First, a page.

Oh and parks! Our nation’s beautiful national parks! Geeze o Pete, I hope the asshats in charge don’t destroy them while I’m gone because I really love my parks. Our parks, wildly diverse in their landscape and lore, are thin places if one but gives themselves permission to wander and wonder. Please enjoy and take good care of them while we’re away, m’kay.
Wild Goose is an event, both a place and a whole lot of people, that have helped me live into another way. It seems to be an example of best of this country could be if it really wanted – hopeful and diverse, open and warm, generative and rejuvenating.
At Wild Goose we:
showed up in our camper with very few things,
spent a lot of time walking,
shared our food, drink, umbrellas and really, all our stuff,
listened deeply to a lot of different faith journeys,
took a whole lot of sabbath,
welcomed everyone to be themselves just as they have been created
and draped anything & anybody that would stand still with peace and rainbow flags.
For just a minute up there in Hot Springs, we were reminded that a better way really is possible. Maybe even here. I sure hope here. But for now, we are getting ready for our own journey in search of that better way, on a little street, in an old neighborhood of a cool city in Holland called Leiden.
Some of y’all may know that in July I will be moving with my new wife to the Netherlands. The inspiration for this leap across the pond bloomed one traumatic night in November when the changing of the guard ushered in the new regime of madness under which we now find ourselves.
See, Betsy has lived and worked abroad before, nearly a decade in Singapore and Budapest, and we had been planning to eventually move to Europe together, so on that devastating night, she began reaching out to former colleagues to see if there were any faculty openings for which she’d be qualified to apply. Apparently, the answer was yes. So, after nearly four months of interviews at a school in The Hague (her last interview happened to be on Inauguration Day) and nearly just as many sleep deprived nights waiting for an answer, the universe handed us a big fat YES! We are beyond excited to be making this leap together!
Although our own country has made immense progress (thanks to the tireless work of activists of all stripes and a previous administration that led with hope rather than fear) the US seems to be in serious retrograde where haters are celebrating their ignorance in unprecedented style! So, in less than 90 days we will be living and working in a culture not dominated by sexually stunted, willfully ignorant, fear-mongering religion.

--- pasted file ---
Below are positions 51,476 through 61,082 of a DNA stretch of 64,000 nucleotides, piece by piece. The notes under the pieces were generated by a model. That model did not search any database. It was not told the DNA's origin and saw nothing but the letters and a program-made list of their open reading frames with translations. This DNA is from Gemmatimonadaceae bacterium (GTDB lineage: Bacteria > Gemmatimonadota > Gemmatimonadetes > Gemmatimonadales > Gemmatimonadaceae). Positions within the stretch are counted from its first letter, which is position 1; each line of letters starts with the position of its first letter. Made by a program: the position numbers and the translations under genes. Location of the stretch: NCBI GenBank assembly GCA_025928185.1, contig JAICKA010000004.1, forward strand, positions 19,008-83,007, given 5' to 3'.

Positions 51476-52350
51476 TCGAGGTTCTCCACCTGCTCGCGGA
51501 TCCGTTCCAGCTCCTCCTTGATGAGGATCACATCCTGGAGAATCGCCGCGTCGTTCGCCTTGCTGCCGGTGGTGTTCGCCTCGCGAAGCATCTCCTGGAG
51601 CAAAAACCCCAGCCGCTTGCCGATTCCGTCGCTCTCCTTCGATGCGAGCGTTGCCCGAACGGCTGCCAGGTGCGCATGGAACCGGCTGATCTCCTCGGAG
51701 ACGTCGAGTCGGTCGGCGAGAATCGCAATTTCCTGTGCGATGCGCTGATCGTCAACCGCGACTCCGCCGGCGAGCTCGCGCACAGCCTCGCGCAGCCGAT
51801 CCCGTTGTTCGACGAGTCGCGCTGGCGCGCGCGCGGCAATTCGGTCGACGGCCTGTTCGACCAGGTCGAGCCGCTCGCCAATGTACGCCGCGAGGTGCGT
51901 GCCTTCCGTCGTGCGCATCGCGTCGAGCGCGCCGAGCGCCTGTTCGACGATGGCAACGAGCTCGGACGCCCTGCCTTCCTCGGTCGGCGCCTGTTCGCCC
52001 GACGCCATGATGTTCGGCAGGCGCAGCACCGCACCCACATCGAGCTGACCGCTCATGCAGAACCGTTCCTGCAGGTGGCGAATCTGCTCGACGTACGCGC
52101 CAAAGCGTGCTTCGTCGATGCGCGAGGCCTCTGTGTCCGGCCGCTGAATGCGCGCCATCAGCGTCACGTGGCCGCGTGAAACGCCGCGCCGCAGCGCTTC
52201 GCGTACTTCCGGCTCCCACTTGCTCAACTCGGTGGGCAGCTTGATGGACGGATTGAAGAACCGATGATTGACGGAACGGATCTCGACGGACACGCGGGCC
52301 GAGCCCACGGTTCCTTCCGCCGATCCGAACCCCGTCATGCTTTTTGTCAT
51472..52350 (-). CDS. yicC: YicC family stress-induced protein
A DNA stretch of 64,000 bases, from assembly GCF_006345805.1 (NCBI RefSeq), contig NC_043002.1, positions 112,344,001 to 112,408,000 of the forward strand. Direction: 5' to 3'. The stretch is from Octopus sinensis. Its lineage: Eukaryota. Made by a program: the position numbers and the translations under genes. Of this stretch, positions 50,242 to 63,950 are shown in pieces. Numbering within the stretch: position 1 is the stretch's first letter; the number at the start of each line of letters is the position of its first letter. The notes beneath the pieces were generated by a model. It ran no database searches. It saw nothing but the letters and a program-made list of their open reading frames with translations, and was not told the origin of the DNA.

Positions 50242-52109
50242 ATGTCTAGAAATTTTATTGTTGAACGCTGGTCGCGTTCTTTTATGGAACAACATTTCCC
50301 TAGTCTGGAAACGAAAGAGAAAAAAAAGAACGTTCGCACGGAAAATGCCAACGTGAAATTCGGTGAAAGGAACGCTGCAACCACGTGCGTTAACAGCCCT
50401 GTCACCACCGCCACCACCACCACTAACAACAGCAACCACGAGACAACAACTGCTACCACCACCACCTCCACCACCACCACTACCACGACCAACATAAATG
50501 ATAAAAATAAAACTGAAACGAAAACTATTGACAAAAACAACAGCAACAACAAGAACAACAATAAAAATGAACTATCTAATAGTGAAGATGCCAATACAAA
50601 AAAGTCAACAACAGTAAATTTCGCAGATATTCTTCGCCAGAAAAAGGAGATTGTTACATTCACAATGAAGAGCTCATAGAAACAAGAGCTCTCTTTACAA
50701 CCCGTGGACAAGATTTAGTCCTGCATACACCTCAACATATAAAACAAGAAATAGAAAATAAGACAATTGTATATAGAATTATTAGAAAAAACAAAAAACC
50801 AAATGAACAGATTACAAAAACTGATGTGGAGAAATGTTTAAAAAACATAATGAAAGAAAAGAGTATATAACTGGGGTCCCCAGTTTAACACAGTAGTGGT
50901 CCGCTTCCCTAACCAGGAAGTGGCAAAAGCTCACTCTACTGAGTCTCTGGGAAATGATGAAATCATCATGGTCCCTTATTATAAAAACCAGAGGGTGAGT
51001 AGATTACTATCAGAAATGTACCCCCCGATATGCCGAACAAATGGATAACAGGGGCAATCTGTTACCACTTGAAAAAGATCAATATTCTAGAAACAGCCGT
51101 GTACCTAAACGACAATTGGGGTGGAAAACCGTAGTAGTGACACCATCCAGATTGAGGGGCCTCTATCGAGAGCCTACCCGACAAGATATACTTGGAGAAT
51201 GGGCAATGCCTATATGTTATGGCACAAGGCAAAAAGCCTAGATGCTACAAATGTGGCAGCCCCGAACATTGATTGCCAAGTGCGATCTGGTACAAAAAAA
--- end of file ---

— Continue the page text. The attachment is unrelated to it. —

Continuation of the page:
I can hardly wrap my head around what it’s going to be like to no longer have to convince the government that we deserve the same portion of legal rights and protections as any other person. We’re moving to the first country to legalize same-sex marriage back in 2001. We won’t have to walk through our days deciding where it is okay to just be authentically and fully ourselves without fear of reprisal, professional termination or even violence. In the span of a few months and a 6-hour flight, we will go from abominations unworthy of basic human dignity to just a middle age married couple just trying to love one another, our friends & family and our work as best as we know how.
And as I’ve been peeking over the horizon to see the twinkling dawn of this new reality, I realize how far from American religiosity I have already come and how wonderful it will be to no longer beg for crumbs from the table of the American protestant church.
So, after a lot of thinkin’, praying’ and talking thing over with my wife (I do so like writing that), I have come to the conclusion that’s it’s time for a change. After this post, and maybe a flurry of Flashback Fridays, my blog will begin the transition from conversations about being gay and Christian in America to musings about being an expat in Holland trying her dead level best not to start an international incident while ordering a cup of coffee and a tompouce.
See, I’ve been saying (with varying degrees of grace and fury) the same damn thing in the 263 posts I have published over the past few years. So before I begin the transition of my blog from one sort of rambling hot mess to another, let me remind you of a few critical things. I’ve even created this here handy-dandy PDF that you can print out and hang on the fridge or use to line the bird cage.
God is love.
You are loved by God.
You are created to experience love.
Living into how you were created to experience love is not sin.
The bible is not God.
The church is not God.
You do not have to be part of ANY community where you are asked to live a lie.
There are some radically inclusive people of faith. If you don’t know any, PM me on Facebook.
There are some radically inclusive Christian congregations. If you don’t know any, PM me on Facebook.
Your sacred worth and civil rights are non-negotiable.
There is no such thing as A homosexual lifestyle.
It is okay to love Jesus and cuss a little.
So, that’s about it for now, friends. Be on the lookout for the new blog called “WTH!? Welcome to Holland…” where I’ll share my many adventures in trying not to be too obnoxious while looking for thin places in new spaces abroad.